Saudi Arabia on Saturday executed 47 people convicted of terrorism in an apparent warning to the Islamic State, which recently called for revolt against the kingdom, said reports.
In an audio message shared through social media on 26 December, Isis leader Abu Bakr al-Baghdadi referred to Saudi rulers as "apostate tyrants" who are perverting the Islamic teachings and urged citizens of the kingdom to turn against their rulers.
Of the 47 executed, 45 were Saudi citizens, while two were from Chad and Egypt, according to AP.
Among the executed was Shia cleric Sheikh Nimr al-Nimr, whose execution has reportedly enraged Iran as well as the Shiite minority of the Sunni-led kingdom.
Shia-ruled Iran said that Saudi will have to "pay a high price" for the death of the Shia leader.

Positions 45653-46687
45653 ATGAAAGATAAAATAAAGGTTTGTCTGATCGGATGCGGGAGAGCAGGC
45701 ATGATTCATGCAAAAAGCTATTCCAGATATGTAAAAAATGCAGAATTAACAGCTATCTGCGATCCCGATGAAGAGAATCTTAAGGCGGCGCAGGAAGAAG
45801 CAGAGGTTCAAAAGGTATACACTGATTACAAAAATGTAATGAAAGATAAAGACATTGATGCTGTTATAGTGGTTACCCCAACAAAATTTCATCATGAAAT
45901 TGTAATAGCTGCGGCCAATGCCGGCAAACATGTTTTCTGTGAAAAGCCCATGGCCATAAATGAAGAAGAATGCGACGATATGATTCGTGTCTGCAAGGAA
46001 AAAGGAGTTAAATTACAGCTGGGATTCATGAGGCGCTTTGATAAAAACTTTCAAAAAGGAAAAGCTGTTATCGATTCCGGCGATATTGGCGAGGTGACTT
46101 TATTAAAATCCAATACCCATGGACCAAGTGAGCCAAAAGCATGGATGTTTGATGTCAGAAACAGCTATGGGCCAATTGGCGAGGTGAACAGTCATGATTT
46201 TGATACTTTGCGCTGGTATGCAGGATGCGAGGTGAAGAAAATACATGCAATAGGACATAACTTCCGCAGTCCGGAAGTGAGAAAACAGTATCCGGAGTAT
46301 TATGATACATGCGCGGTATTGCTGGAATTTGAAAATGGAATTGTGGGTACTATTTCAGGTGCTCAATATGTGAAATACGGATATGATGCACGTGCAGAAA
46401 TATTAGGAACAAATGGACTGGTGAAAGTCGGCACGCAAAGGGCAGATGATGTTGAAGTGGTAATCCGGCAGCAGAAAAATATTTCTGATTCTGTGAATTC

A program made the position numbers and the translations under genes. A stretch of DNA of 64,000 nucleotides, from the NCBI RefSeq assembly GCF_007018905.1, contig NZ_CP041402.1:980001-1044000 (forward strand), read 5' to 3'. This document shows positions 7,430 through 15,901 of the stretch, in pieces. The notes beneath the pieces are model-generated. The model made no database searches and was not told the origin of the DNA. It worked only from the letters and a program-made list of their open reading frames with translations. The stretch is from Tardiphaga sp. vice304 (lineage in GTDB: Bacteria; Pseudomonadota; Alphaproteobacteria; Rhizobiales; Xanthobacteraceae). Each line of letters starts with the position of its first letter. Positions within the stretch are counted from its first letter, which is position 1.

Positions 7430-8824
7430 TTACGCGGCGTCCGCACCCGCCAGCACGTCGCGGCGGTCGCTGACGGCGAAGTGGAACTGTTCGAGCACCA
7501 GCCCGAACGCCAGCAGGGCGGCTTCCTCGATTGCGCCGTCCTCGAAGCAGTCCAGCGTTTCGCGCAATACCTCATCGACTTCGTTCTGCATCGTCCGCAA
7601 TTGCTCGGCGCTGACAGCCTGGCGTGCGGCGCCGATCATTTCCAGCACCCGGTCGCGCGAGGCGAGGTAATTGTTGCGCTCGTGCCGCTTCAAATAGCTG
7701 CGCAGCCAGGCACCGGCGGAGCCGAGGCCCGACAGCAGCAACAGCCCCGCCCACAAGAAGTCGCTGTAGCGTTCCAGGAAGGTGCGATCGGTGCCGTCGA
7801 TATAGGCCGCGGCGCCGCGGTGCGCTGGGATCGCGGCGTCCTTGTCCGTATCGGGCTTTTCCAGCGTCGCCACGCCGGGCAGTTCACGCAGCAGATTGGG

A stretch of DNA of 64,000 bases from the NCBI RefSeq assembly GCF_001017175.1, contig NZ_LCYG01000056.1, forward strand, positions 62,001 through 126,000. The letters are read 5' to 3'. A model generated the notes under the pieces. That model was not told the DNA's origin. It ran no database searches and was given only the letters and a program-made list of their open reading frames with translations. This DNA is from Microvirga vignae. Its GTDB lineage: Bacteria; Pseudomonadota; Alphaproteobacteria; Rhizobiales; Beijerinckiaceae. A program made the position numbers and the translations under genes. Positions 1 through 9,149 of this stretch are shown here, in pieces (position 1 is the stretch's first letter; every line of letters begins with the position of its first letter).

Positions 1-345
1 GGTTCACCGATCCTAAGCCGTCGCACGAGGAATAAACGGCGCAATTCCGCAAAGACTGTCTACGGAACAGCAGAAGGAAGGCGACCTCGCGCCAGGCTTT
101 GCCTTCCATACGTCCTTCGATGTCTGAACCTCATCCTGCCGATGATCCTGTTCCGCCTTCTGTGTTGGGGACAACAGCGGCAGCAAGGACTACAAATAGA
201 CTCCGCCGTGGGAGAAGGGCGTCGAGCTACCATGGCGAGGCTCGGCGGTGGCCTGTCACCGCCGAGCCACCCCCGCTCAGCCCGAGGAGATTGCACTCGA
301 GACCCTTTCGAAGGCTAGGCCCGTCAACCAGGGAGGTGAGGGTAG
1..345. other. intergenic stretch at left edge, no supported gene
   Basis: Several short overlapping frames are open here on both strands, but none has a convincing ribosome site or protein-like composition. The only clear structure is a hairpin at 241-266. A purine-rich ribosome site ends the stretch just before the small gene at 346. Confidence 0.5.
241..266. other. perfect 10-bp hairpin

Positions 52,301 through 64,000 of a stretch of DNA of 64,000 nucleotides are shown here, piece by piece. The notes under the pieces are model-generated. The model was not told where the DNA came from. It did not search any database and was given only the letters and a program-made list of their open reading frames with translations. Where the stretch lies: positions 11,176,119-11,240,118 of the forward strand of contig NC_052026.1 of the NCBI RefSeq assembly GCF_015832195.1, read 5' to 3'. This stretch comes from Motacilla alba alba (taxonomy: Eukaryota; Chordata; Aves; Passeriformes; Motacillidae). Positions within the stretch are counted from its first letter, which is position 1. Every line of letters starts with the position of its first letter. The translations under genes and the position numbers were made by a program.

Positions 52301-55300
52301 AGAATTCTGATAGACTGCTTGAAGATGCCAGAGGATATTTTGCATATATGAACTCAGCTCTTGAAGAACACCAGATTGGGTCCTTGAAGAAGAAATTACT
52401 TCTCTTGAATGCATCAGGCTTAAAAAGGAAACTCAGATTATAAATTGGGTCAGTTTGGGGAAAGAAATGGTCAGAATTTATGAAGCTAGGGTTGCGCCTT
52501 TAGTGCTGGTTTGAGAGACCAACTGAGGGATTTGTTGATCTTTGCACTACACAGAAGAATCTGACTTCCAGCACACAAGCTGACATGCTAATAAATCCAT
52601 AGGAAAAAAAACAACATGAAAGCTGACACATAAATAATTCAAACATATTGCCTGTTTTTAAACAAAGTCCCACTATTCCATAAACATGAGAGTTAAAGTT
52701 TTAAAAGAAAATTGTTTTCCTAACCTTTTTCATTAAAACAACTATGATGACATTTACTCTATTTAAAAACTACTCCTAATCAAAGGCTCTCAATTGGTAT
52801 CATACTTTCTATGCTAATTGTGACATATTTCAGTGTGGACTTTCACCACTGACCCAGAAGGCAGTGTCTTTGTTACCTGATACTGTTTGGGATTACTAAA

While majority of them were convicted in connection to al Qaeda attacks in the Kingdom, the rest, including Nimr, were convicted for their involvement in clashes with the police in 2011-13 protests that were inspired by the Arab Spring uprising in the Middle East, Reuters reported.
The mass execution was the largest such execution on security grounds in Saudi Arabia since 1980, when 63 rebels were killed for seizing Mecca's Grand Mosque a year before, the report added.
In 2015, over 150 executions were carried out by Saudi Arabia, as per reports.